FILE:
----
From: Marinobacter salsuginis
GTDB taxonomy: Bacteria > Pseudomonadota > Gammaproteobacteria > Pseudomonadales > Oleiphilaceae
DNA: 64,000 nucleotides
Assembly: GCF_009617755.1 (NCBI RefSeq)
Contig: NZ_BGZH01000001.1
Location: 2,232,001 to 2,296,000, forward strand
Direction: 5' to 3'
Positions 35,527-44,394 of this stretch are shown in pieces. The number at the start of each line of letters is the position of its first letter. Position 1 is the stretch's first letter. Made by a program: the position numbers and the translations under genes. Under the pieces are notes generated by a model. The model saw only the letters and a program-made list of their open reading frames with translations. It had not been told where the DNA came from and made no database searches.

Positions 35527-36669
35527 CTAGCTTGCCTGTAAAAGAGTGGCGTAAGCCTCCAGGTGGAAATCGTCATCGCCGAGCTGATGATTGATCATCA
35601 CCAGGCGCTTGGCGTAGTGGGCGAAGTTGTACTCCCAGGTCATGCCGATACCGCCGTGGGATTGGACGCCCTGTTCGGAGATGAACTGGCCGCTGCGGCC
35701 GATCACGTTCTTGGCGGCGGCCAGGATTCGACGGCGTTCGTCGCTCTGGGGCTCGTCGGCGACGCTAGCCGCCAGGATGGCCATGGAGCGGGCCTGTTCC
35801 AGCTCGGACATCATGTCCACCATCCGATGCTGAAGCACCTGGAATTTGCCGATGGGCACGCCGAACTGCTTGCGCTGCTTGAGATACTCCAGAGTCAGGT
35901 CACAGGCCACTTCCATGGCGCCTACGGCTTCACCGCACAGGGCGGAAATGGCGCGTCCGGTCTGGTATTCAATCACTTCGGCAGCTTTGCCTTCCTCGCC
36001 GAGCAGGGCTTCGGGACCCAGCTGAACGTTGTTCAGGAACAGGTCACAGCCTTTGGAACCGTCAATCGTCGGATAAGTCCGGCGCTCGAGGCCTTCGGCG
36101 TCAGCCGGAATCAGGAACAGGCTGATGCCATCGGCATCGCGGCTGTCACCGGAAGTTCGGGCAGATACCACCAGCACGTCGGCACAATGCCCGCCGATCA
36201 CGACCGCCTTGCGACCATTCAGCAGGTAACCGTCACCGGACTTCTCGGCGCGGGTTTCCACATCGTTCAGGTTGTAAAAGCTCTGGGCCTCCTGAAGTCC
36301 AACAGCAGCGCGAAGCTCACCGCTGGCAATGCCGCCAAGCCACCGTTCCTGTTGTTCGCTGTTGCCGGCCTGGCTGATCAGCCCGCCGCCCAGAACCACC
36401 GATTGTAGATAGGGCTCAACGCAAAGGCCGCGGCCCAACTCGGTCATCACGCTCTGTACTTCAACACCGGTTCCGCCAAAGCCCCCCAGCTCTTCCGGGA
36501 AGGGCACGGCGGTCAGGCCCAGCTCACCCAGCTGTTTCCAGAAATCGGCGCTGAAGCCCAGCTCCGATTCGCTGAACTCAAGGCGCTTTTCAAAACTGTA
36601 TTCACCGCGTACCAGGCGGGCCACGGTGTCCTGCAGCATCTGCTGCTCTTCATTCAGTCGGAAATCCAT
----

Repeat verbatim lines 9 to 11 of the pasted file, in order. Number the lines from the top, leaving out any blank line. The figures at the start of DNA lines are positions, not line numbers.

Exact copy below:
Positions 35527-36669
35527 CTAGCTTGCCTGTAAAAGAGTGGCGTAAGCCTCCAGGTGGAAATCGTCATCGCCGAGCTGATGATTGATCATCA
35601 CCAGGCGCTTGGCGTAGTGGGCGAAGTTGTACTCCCAGGTCATGCCGATACCGCCGTGGGATTGGACGCCCTGTTCGGAGATGAACTGGCCGCTGCGGCC